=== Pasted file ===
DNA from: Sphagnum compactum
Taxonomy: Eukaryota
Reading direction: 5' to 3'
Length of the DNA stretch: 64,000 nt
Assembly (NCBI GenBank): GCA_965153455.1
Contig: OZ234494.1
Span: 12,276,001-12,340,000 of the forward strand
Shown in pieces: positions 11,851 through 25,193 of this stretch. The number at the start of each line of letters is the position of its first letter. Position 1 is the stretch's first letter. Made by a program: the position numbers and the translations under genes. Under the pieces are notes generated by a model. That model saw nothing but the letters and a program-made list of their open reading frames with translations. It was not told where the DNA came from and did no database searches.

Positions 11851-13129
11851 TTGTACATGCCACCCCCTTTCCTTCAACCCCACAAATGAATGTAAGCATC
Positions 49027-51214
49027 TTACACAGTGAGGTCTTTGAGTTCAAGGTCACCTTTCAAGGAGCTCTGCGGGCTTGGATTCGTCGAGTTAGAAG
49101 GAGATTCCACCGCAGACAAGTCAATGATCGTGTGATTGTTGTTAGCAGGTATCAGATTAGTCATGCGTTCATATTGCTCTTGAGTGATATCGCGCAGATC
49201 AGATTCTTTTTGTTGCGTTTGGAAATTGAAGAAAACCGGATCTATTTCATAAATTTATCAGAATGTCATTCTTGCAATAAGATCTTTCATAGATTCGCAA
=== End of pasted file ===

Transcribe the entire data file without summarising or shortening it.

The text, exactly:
DNA from: Sphagnum compactum
Taxonomy: Eukaryota
Reading direction: 5' to 3'
Length of the DNA stretch: 64,000 nt
Assembly (NCBI GenBank): GCA_965153455.1
Contig: OZ234494.1
Span: 12,276,001-12,340,000 of the forward strand
Shown in pieces: positions 11,851 through 25,193 of this stretch. The number at the start of each line of letters is the position of its first letter. Position 1 is the stretch's first letter. Made by a program: the position numbers and the translations under genes. Under the pieces are notes generated by a model. That model saw nothing but the letters and a program-made list of their open reading frames with translations. It was not told where the DNA came from and did no database searches.

Positions 11851-13129
11851 TTGTACATGCCACCCCCTTTCCTTCAACCCCACAAATGAATGTAAGCATC
Positions 49027-51214
49027 TTACACAGTGAGGTCTTTGAGTTCAAGGTCACCTTTCAAGGAGCTCTGCGGGCTTGGATTCGTCGAGTTAGAAG
49101 GAGATTCCACCGCAGACAAGTCAATGATCGTGTGATTGTTGTTAGCAGGTATCAGATTAGTCATGCGTTCATATTGCTCTTGAGTGATATCGCGCAGATC
49201 AGATTCTTTTTGTTGCGTTTGGAAATTGAAGAAAACCGGATCTATTTCATAAATTTATCAGAATGTCATTCTTGCAATAAGATCTTTCATAGATTCGCAA